|It’s mid-life refresh time for Mercedes’ executive saloon, estate, coupe and cabriolet. A new nose and interior tweaks including a new steering wheel and improved tech are the update highlights.|
|Key rival:||BMW 5 Series|
|MERCEDES-BENZ E300E EQ POWER SALOON|
Amid a raft of new products into increasing number of niches, Mercedes-Benz has moved to breathe new life into one of its traditional core offerings, the executive E-class range that is the biggest-selling line in the company’s history.
The revised model is easy to pick out, because the refreshed nose includes a subtler grille and lights combination, while the rear lights have also been updated to a sleeker split cluster that reaches across into the tailgate, rather than the more rounded but smaller previous iteration.
The cabin also gets some small but significant upgrades, with a new steering wheel and standard fitment of the pair of impressive 12.3-inch screens stretching across the cabin, as well as a couple of clever little bits of technology. The adaptive driver’s seat allows the user to input their height via the touchscreen, at which point the seat automatically adjusts to a position generally suitable, so in theory only fine-tuning is required at that point, although it put me way too high for my liking when tested. The new steering wheel sensors for whether the driver is holding the wheel when the car is using lane-keep assist to steer now works on a capacitive basis, so can sense the driver’s fingers on the wheel rather than previous systems that required the car to sense minute inputs to know they were still gripping the wheel.
The so-called intelligent steering wheel also inherits the touchpad system seen on Mercedes’ small car family, one on each side to control the two screen displays. They look neat and are clever, but aren’t the easiest to use fluidly while driving, and could be confusing to understand at first glance.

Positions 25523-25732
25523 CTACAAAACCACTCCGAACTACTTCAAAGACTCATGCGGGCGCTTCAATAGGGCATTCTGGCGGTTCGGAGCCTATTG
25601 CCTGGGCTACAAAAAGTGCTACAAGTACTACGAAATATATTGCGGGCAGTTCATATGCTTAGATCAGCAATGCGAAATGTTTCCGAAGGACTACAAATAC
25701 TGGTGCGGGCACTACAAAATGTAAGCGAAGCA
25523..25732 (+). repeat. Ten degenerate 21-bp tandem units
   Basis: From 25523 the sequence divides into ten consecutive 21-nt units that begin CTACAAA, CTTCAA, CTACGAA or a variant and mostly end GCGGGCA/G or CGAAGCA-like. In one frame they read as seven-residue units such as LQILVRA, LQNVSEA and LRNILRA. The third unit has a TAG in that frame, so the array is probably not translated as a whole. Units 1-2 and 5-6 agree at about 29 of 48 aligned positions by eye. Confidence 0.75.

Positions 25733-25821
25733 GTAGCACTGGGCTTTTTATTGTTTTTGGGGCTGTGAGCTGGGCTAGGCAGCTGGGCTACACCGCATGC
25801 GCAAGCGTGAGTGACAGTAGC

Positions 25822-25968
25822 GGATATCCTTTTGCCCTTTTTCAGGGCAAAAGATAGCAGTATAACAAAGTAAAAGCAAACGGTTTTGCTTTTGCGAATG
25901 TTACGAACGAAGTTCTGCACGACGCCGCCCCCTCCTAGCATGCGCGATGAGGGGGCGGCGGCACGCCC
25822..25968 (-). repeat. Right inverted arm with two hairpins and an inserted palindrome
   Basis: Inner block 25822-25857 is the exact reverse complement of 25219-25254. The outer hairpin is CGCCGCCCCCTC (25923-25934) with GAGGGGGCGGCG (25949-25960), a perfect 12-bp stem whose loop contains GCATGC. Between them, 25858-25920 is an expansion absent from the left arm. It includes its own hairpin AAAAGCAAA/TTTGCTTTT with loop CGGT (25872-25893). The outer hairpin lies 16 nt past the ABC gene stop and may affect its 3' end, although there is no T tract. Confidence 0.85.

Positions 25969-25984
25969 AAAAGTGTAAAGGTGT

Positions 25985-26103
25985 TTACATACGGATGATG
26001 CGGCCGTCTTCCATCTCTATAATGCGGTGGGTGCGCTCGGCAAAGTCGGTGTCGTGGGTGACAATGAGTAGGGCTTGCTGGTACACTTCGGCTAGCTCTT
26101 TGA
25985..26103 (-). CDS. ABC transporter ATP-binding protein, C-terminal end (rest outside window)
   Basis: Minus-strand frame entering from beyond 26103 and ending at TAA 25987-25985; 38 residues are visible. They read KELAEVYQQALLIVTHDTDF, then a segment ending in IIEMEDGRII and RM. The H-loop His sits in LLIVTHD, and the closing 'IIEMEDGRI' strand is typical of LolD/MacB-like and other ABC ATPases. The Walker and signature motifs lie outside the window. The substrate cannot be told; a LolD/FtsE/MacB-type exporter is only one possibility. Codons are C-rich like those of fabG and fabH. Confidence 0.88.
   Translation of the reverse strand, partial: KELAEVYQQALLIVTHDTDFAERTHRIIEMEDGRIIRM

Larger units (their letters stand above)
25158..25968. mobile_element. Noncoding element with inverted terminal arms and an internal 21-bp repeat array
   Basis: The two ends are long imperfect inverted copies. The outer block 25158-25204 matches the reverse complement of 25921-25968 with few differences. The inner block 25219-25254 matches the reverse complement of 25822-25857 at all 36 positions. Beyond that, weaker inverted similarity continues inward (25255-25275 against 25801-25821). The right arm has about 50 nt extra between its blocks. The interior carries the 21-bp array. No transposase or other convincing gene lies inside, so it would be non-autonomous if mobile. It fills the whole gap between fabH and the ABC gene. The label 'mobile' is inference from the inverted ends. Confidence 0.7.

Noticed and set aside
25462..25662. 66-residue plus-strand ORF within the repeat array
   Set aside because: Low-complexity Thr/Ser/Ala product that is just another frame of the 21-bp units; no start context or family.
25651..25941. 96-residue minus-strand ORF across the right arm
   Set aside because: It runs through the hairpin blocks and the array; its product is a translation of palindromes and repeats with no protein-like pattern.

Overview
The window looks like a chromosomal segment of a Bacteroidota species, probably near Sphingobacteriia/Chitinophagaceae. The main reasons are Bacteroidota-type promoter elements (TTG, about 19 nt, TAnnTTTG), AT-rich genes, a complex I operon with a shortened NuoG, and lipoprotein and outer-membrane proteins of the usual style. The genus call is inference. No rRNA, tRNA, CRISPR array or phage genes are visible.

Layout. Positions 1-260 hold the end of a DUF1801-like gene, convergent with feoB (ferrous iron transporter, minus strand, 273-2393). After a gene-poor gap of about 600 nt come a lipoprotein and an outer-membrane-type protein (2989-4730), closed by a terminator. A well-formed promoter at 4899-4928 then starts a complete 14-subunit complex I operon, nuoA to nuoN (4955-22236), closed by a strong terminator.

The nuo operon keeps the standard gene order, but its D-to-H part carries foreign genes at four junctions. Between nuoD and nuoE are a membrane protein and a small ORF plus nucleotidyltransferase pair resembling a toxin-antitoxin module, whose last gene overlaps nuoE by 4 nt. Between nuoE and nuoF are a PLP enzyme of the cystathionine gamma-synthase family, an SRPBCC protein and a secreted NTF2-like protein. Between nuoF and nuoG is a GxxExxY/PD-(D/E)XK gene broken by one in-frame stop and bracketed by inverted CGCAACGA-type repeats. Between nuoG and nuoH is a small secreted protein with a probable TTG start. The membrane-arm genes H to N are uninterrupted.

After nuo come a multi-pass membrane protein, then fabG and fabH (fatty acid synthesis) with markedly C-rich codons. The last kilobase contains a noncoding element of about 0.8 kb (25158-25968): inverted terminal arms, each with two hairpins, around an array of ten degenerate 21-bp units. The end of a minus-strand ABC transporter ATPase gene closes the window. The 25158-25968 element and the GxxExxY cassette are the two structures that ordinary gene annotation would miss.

While the E220d diesel model has historically been the best-seller, the plug-in hybrid driven here will take on increased significance in the current climate, where company car drivers are being pushed towards plug-in models due to the very favourable tax situation. In the case of the E-Class, the PHEV comes in saloon and estate form, and petrol or diesel. In the car driven here, that means a combination of 2.0-lirte petrol engine and 13.5kWh battery to offer a 320hp total output and 37g/km CO2 emission figure, along with an official electric-only range of 33-35 miles. The more expensive diesel has a 33g/km CO2 figure and EV range of 32-34 miles, although a higher fuel economy figure as the diesel is more economical than the petrol once than battery is depleted. It’s also worth noting that the battery packaging takes out a huge amount of boot space, making it look like someone has left a permanent box across almost a quarter of the space. Officially the numbers drop from 540 litres to 400, but a big chunk of practicality goes with it.
Mercedes also offers 48V mild-hybrid technology in the entry petrol engine.
With the E-Class fundamentally unchanged from a chassis and engineering point of view, it remains a comfortable, smooth and quiet way to travel, albeit not as nimble in the turns as its BMW 5-Series arch rival.
But the PHEV is well-priced against plug-in hybrids from Audi, BMW and Volvo, and although they are all in the same 10% BiK band, the Audi has the lowest CO2 figure of the bunch. But the E-Class comes out best for residual value and overall running costs, making the PHEV an intelligent and comfortable business choice.